Decorative pillars
Decorative pillars are arranged schematically inside the stepwell.

Sculptures of Rani Ki Vav:

The Rani Ki Vav is embellished with intricate carvings. The prolonged underground burial was a blessing for this stepwell, as almost every sculpture has survived in excellent shape. It consists of as many as 500 sculptures in a combination of religious, secular, and symbolic imagery. Major statuary revolves around two sections – one comprising the Hindu deities in the niches, and the second involves figures of ‘apsara’ or celestial nymphs on the upright panels.

Vishnu sculptures
Depiction of various incarnations of Vishnu.

The sculptures of two divinities, Vishnu and Parvati, outnumber all others. Vishnu is intimately associated in Hindu mythology with cosmic waters, and therefore wells, tanks, and reservoirs used to be consecrated to him. Figures of Vishnu sleeping on the cosmic serpent Shesha are found in many important locations inside the Rani Ki Vav. Vishnu’s ‘avatara’ or incarnations also abound. Carvings of Vishnu such as Varaha, Vamana, Rama, Parasurama, Buddha, and Kalki are easily noticeable here.

Sculptures of Rani Ki Vav
Intricate carvings of deities as well as geometric and floral patterns.
Vishnu Image
The carvings have graceful proportions.

The other major divinity portrayed in Rani Ki Vav is Parvati and her various representations as 12 ‘Gauris’. These representations of the goddess perfectly express Queen Udayamati’s intention to build the stepwell. The images of Parvati in the niches as Uma or Gauri are not just among the hundreds of other figures. Udayamati, in portraying Parvati separated from Shiva and practising austerities for him, was alluding to her own situation, her yearning, and her hope for a reunion with her deceased husband. Just as the goddess performed penance for Shiva, Udayamati built the stepwell for the late king Bhimadeva. Thus, a structural parallel was drawn between the queen and the goddess, and a connection was made between the grief felt on the human plane and the loss the goddess felt on the mythical plane.

Sculptural details
Miniature sculptures at Rani Ki Vav.

Along with Vishnu and Parvati, there are sculptures of other divine figures and their consorts as well such as Brahma – Saraswati, Shiva – Parvati, and Vishnu – Lakshmi. Also notable are the carvings of the Ashta Vasus in the deepest level of the stepwell, hailing the River Ganga for liberating from the curse.

Sculpted pillars
The exquisitely carved pillars.

Sculptures of apsaras and Nagakanyas or maidens with snakes are plentiful in Rani Ki Vav, which are obviously symbols of fertility. The female figures are mostly stark naked with snakes crawling over their thighs. They are sometimes accompanied by owls and peacocks. In a few instances, the maidens carry skull caps with fish and snakes sipping from the cup. In addition, along the walls are rows of identically seated goddesses with pitchers and lotuses in their hands. These goddesses are all the rivers of the land.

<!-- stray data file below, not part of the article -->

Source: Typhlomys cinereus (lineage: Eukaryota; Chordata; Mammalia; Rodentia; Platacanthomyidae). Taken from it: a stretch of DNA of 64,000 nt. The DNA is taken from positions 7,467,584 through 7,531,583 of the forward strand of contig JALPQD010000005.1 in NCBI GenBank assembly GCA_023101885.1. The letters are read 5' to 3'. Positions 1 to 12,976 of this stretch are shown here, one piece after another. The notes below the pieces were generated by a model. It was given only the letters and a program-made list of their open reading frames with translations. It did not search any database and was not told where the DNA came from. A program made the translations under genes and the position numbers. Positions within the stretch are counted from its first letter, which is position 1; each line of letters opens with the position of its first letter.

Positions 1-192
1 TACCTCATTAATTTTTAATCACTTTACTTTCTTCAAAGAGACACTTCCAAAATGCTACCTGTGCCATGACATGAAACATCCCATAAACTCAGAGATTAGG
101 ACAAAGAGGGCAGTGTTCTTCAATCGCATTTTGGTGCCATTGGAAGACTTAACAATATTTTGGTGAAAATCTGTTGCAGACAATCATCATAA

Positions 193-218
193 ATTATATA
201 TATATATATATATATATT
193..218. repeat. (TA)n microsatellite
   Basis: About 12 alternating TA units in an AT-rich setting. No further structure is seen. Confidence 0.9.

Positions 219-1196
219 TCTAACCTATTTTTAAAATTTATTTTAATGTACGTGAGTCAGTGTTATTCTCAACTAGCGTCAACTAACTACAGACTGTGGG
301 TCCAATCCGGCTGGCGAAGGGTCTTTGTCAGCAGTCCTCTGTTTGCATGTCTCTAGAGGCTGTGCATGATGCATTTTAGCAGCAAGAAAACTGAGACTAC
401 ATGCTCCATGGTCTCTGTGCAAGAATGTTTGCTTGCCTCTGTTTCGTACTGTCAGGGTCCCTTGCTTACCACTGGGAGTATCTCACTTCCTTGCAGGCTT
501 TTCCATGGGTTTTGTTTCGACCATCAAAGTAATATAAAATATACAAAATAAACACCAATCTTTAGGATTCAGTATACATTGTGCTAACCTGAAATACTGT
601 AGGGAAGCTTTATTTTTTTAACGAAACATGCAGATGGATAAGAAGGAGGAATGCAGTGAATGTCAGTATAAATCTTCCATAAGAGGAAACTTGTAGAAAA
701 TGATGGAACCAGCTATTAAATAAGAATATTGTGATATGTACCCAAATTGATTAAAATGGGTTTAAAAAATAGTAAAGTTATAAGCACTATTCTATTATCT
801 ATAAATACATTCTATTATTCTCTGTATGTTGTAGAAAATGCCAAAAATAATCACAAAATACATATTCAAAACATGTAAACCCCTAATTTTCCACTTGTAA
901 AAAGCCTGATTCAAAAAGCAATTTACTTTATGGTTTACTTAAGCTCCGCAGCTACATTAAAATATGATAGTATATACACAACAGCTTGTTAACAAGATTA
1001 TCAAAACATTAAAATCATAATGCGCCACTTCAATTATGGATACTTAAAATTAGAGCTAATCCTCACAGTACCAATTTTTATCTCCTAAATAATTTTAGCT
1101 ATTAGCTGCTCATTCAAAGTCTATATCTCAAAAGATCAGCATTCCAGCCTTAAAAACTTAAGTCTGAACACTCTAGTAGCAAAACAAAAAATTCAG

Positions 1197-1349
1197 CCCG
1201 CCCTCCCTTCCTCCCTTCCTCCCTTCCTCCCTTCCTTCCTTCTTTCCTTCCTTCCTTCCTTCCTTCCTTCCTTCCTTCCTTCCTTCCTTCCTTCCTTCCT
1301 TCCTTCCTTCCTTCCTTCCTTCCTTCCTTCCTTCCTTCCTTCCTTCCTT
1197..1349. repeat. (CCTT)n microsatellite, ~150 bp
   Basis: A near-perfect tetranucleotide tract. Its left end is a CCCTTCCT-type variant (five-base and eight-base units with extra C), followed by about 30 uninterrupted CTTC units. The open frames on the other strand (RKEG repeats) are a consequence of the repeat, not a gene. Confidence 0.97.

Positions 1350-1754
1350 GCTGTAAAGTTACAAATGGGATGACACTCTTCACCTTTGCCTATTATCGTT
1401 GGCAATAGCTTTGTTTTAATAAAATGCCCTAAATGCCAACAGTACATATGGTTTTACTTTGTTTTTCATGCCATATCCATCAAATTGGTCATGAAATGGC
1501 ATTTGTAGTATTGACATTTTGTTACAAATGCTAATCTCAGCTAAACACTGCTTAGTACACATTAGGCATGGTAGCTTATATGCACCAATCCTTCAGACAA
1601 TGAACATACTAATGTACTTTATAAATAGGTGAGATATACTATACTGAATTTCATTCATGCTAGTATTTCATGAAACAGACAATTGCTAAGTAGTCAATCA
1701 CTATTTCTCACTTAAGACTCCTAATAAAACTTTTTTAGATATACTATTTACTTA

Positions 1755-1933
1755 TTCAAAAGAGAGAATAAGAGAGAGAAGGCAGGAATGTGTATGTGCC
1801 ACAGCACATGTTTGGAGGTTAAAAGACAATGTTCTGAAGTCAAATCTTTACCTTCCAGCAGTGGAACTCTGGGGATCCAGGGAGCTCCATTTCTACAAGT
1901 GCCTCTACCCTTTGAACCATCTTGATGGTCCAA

Intricate details
The stepwell is loaded with manifold carvings.

There are also carvings of ‘Kalpavriksha’, Kirtimukha, and Makara on the basements and capitals of pillars. Latticework patterns, resembling the geometric motifs of the local Patola textile, are also found.

Side-by-side depictions of Kalki incarnation of Vishnu and Durga as Mahisasuramardini.

In this way, water as the prime element of life, Vishnu, an entire pantheon of rivers and apsaras finds a place in Udayamati’s memorial.

Sculptures of Rani Ki Vav
The female figures of Rani Ki Vav are class apart.

Important FAQs:

Where is the Rani Ki Vav situated?

The Rani Ki Vav is situated in Patan, Gujarat. It is 132 km from Ahmedabad and 117 km from Gandhinagar.

How can I reach Rani Ki Vav?

The nearest airport is Sardar Vallabhbhai Patel International Airport of Ahmedabad. Ahmedabad is well-connected with the rest of India. You can fly in Ahmedabad, and then reach Patan by road or railway.

If you are planning to visit by train, opt for 14820 Jodhpur Intercity Express (from Sabarmati BG station at 6-40 AM) and 14808 Bhagat Ki Kothi SF Express (from Ahmedabad Junction at 9-20 AM). It takes around 2 hours to reach Patan from Ahmedabad via train.

You can also avail of buses operated by Gujarat State Road Transportation Corporation from Ahmedabad. Cars can also be hired from Ahmedabad to reach Patan.

Rani Ki vav
Vishnu in his reclining pose or ‘Ananta Shayana’ is one of the most excellent sculptures of Rani Ki Vav.

What is the entry fee for Rani Ki Vav?

Entry fee is INR 40 for Indians and INR 600 for foreigners. Tickets can be booked online also.

What are the timings of Rani Ki Vav?

It remains open from 8 AM to 6 PM.

What is the best time for visiting Rani Ki Vav?

October to February is perfect for visiting Rani Ki Vav. Try avoiding the weekends and public holidays to avoid the huge rush of tourists. Also, visit early in the morning both to avoid heat and tourists.

Where can I stay in Patan?

Patan does not have many proper hotels. It is best to stay in Ahmedabad and visit Rani Ki Vav on a day trip.

What are the other nearby attractions?

Visit Modhera’s Sun Temple, Patan City Museum, and Patola Saree-making units.

To plan your next trip to Gujarat, you may refer to our itinerary guide to Gujarat.